President Donald Trump said Friday that wounded GOP Congressman Steve Scalise "took a bullet for all of us" when he was shot Wednesday morning at a congressional Republican baseball practice.
The president's meaning was unclear as he made the comments at an event on Cuba policy in Miami. But Trump went on to say that "Because of him and the tremendous pain and suffering he's now enduring — and he's having a hard time, far worse than anybody thought — our country will perhaps become closer, more unified, so important.
"So we all owe Steve a big, big thank you," Trump added.
Trump made his comments as Scalise remained in critical condition at MedStar Washington Hospital Center following multiple surgeries. The hospital planned to hold a briefing on his condition later in the day Friday.
Earlier Friday, House Speaker Paul Ryan paid a visit to his injured colleague, who faces the prospect of a lengthy hospitalization after getting shot in the hip at a baseball practice by a deranged man with grudges against Trump and the GOP.
Aides to Ryan, R-Wis., confirmed the speaker had visited Scalise at the hospital but declined to provide details of the encounter.
It came the morning after Scalise was honored at the charity baseball game where he was supposed to play second base for the House Republican team. The Democratic side won in a blowout, but the game was played in Scalise's honor with lawmakers of both parties dressed in purple in recognition of Scalise's Louisiana State University affiliation.
And when it was over, Democratic Rep. Mike Doyle of Pennsylvania, his team's manager, accepted the trophy, then gave it to his GOP counterpart, Rep. Joe Barton of Texas, to put in Scalise's office on behalf of the Democrats. After accepting it graciously, Barton cracked, "Next year we won't be so nice."
In the course of Thursday night's charity game, which drew a record attendance to Nationals Park, MedStar hospital issued a new update on Scalise's condition, saying that the lawmaker "remains in critical condition, but has improved in the last 24 hours. The congressman will require additional operations, and will be in the hospital for some time."
Scalise was shot in the hip, with the bullet tearing through his pelvis and injuring internal organs.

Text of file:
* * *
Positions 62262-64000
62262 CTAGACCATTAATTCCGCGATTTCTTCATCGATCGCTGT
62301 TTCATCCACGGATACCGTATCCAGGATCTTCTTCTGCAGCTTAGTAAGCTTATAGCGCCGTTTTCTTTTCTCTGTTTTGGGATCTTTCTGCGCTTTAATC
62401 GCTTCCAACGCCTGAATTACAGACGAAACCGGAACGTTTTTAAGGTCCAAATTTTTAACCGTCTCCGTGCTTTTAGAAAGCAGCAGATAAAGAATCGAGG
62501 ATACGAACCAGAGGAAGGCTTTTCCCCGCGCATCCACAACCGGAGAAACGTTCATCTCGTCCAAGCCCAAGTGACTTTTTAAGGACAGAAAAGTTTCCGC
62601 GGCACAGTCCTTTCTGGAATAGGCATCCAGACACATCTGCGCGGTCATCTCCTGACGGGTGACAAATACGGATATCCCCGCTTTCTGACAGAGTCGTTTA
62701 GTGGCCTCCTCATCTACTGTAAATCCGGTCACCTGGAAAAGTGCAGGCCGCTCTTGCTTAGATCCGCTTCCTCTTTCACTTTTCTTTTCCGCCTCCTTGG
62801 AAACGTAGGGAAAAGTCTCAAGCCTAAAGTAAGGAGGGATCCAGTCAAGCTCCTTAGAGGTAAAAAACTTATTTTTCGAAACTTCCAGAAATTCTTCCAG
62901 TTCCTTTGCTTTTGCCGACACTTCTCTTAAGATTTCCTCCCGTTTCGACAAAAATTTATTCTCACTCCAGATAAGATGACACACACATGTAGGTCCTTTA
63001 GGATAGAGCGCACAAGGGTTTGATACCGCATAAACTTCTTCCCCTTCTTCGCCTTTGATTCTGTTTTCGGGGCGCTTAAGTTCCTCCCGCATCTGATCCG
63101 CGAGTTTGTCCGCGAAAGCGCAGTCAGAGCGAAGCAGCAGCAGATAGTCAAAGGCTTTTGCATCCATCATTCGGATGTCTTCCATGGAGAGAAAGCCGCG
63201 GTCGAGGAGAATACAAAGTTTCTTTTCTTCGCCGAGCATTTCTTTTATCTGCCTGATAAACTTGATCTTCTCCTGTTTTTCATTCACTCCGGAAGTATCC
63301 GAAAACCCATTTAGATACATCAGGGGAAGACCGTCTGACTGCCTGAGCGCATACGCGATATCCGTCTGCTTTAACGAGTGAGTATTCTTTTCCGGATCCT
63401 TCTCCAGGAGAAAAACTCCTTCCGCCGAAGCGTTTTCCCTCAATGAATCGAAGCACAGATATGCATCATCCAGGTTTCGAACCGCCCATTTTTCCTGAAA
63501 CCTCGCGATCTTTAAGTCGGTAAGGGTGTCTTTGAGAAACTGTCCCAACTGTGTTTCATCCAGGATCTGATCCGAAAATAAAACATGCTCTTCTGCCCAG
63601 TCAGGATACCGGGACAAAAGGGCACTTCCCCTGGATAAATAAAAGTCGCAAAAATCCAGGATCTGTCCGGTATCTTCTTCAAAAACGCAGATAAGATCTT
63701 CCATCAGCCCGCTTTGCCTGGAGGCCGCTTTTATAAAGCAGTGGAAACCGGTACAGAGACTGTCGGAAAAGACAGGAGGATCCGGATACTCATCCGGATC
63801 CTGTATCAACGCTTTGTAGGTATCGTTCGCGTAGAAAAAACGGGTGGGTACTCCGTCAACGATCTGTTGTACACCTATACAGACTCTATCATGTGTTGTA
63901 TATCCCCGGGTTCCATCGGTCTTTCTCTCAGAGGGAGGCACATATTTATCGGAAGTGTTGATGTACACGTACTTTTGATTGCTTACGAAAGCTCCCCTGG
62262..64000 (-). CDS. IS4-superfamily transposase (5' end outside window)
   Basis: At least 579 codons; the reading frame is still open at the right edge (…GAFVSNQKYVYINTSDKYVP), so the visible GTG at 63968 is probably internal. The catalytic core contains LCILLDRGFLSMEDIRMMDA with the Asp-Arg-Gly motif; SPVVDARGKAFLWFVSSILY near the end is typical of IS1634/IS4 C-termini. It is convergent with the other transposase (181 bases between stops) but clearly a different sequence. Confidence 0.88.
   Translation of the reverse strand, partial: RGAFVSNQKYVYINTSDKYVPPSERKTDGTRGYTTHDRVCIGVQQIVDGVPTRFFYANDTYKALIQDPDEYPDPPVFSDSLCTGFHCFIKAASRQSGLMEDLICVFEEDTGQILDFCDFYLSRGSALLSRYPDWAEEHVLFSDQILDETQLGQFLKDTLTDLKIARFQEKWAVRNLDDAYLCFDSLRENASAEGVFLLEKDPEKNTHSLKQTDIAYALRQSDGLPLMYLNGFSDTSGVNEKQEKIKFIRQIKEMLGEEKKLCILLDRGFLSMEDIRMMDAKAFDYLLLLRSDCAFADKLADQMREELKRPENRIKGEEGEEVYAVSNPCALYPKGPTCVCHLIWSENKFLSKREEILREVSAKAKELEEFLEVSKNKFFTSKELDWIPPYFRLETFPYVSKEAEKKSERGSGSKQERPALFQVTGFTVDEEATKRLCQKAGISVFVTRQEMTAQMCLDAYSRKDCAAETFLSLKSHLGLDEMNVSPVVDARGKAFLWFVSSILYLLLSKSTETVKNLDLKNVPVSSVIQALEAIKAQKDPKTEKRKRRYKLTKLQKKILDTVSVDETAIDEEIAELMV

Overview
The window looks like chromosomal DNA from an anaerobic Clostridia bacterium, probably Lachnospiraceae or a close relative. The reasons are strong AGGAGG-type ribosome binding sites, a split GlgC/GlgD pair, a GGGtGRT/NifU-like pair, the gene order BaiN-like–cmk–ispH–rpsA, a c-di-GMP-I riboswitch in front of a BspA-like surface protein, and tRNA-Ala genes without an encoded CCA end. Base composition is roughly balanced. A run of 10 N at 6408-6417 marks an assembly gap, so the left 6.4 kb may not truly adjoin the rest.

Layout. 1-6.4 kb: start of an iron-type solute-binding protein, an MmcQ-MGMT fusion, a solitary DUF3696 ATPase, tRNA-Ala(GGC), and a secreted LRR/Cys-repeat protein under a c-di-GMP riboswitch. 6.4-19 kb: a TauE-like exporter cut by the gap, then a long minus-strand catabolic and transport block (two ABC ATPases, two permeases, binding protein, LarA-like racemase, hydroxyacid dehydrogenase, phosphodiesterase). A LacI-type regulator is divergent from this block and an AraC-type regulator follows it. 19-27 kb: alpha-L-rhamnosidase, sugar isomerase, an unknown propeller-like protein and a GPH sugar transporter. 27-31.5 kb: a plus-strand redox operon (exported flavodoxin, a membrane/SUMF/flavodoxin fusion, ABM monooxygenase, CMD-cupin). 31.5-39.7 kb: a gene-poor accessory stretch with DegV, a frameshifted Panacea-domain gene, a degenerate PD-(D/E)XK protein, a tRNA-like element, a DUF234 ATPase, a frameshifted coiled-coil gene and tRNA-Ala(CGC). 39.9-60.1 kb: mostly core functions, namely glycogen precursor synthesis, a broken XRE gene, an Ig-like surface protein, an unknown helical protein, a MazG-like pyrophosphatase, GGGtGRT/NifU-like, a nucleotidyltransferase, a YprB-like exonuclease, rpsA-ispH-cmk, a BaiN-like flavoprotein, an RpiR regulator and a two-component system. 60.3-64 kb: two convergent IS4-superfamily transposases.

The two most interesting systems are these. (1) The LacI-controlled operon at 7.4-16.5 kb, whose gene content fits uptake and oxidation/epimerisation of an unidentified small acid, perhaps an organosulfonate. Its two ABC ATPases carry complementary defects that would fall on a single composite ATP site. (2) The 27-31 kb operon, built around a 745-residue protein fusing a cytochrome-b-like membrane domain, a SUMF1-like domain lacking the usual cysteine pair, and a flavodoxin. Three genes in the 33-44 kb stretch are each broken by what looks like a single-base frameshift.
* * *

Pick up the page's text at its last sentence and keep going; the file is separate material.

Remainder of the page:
As Scalise continued his grueling recovering, law enforcement officials proceeded with their investigation of the Wednesday attack at a suburban Virginia park, where shooter James Hodgkinson wounded several other people in addition to Scalise.
Hodgkinson, who had lashed out on social media against Trump and Republicans, was shot and killed by police officers including members of Scalise's security detail who responded.
Investigators said Hodgkinson had obtained his rifle and handgun from licensed firearms dealers, and Capitol Police said they had "no evidence to suggest that the purchases were not lawful."
The FBI said it was investigating the shooter's "activities and social media impressions" in the months leading up to the attack. Authorities also were going over a cellphone, computer and camera taken from Hodgkinson's white van, which was parked near the ballfield. Hodgkinson, a Belleville, Illinois, home inspector, had been living out of his van near the park.
So far, investigators have not linked Hodgkinson to any radical groups, said a law enforcement official who spoke on condition of anonymity because the official was not authorized to discuss the investigation publicly.
Scalise was among five people wounded when the shooter sprayed rifle fire at congressional Republicans practicing for the game.
Also hurt but released from hospitals were two Capitol Police officers, David Bailey and Crystal Griner, and House GOP aide Zack Barth. Lobbyist Matt Mika was shot multiple times and critically injured and remained hospitalized.
Bailey received a hero's welcome from a record crowd of nearly 25,000 at Thursday's game when he threw out the first pitch, and Barth also showed up for the game, walking with crutches. On Friday, Bailey was spotted back in the Capitol building, on crutches and out of uniform, accepting congratulations from fellow officers. He declined to speak with a reporter.
The shooting prompted talk of improving security for lawmakers, most of whom are unaccompanied by officers in their normal day-to-day pursuits. Some have suggested using federal money to provide security cameras in their offices, while others spoke of a need for protection when groups of them appear in public.
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